Nagano state police said the bodies were found near Mount Ontake in central Japan, which erupted shortly before noon on Saturday, spewing large plumes of smoke high into the sky and blanketing the area in ash.
About 250 people were initially trapped on its slopes, but most had made their way down by Saturday night.
The victims have been described as not breathing and with stopped hearts, which is the customary way for Japanese authorities to describe a body until police doctors can examine it.
Four people were transported back down the mountain yesterday and confirmed dead
A Japanese military helicopter rescued three people from the spectacular volcanic eruption that left many more injured and stranded on a mountain.
The search for a total of 45 missing climbers was called off for the night yesterday evening.
Mount Ontake in central Japan erupted shortly before noon on Saturday, catching mountain climbers by surprise and by yesterday afternon had injured at least 34, including 12 seriously.
The tally was lower than had previously been reported but the Fire and Disaster Management Agency warned that the numbers could still change.
Nagano prefecture official Sohei Hanamura said the condition of the three people rescued by the helicopter was not known.
Many were injured were unable or unwilling to risk descending 10,062ft Mount Ontake on their own.
Rescue workers had struggled to reach the area on foot.
With a sound likened to thunder, the volcano erupted on a clear autumn day, spewing large white plumes high into the sky and blanketing the surrounding area in ash. Smaller eruptions continued overnight.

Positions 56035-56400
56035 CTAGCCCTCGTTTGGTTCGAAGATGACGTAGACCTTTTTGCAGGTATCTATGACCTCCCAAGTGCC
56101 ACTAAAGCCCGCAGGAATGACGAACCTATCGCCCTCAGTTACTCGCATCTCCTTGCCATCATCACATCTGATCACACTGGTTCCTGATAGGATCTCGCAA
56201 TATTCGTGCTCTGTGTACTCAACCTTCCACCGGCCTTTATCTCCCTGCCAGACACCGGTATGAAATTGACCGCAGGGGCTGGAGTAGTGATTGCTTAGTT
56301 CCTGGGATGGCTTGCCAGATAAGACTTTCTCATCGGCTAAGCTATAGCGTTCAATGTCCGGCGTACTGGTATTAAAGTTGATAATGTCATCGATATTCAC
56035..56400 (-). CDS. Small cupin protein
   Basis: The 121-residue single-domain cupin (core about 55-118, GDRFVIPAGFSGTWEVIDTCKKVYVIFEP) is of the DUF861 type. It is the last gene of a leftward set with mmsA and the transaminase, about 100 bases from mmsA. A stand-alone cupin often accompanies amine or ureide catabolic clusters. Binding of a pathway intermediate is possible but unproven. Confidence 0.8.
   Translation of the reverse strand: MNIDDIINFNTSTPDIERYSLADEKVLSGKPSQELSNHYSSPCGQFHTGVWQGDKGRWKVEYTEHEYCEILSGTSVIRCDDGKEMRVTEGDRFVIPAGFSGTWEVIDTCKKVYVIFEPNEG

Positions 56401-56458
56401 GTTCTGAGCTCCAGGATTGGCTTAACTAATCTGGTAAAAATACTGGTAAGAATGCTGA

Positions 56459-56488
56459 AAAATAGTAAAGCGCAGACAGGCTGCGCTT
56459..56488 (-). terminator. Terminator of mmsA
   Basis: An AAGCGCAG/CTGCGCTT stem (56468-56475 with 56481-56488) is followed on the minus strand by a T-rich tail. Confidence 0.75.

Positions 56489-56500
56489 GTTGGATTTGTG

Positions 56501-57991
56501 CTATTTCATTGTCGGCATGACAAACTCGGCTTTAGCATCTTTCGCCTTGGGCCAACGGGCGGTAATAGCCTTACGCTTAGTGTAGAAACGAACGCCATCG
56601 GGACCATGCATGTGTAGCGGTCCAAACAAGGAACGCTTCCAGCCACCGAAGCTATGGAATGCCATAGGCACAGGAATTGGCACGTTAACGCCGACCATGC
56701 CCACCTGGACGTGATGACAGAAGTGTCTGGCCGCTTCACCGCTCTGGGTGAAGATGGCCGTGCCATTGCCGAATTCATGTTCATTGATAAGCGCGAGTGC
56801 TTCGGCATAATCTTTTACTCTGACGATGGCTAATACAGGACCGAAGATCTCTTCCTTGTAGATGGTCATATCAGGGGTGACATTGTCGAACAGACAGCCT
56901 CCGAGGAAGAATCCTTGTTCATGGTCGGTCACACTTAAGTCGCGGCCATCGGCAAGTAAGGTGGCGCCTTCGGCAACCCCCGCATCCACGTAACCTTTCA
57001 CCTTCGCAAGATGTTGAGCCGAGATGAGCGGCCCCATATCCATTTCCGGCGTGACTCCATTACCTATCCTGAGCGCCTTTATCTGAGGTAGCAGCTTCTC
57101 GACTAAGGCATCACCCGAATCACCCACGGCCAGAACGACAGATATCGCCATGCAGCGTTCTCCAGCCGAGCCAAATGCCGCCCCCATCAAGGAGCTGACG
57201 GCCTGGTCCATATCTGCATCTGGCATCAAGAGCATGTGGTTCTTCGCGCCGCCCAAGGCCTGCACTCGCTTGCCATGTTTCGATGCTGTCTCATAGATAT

About 250 people were initially trapped on the slopes. Some were offered refuge in shelters set up in four nearby towns.
In a video posted on YouTube, shocked climbers can be seen fleeing from the peak as an expanding plume of ash emerges above and then engulfs them.
Many of those who made it down emerged with clothes and backpacks covered in ash and told reporters they had been engulfed in total darkness for several minutes.
As well as choking clouds of toxic ash that forced people to try to breathe through makeshift cloth masks and completely blinded them, stones flung out by the volcano rained down on the people trying to flee.
Mikio Oguro, an NHK journalist who was on the slope on an unrelated assignment, said he saw massive volumes of smoke coming out of the crater, blocking sunlight and reducing visibility to zero.
“Massive ash suddenly fell and the entire area was totally covered with ash,” he said.
He and his crew had to use headlamps to find a lodge. “My colleagues later told me that they thought they might die,” he said.
Aircraft headed to Tokyo’s Narita International Airport had been diverted to Kansai International Airport in western Japan as a precaution.
Japan sits on the seismically active Pacific rim which makes it prone to volcanoes and earthquakes but there have been no fatalities from volcanic eruptions since 1991, when 43 people died at Mount Unzen.
Japan’s meteorological agency raised the alert level for Mount Ontake to 3 on a scale of 1-5. It warned people to stay away, saying ash and other debris could fall up to 2.5 miles away.
Mount Ontake, about 130 miles west of Tokyo, sits on the border of Nagano and Gifu prefectures, on the main Japanese island of Honshu.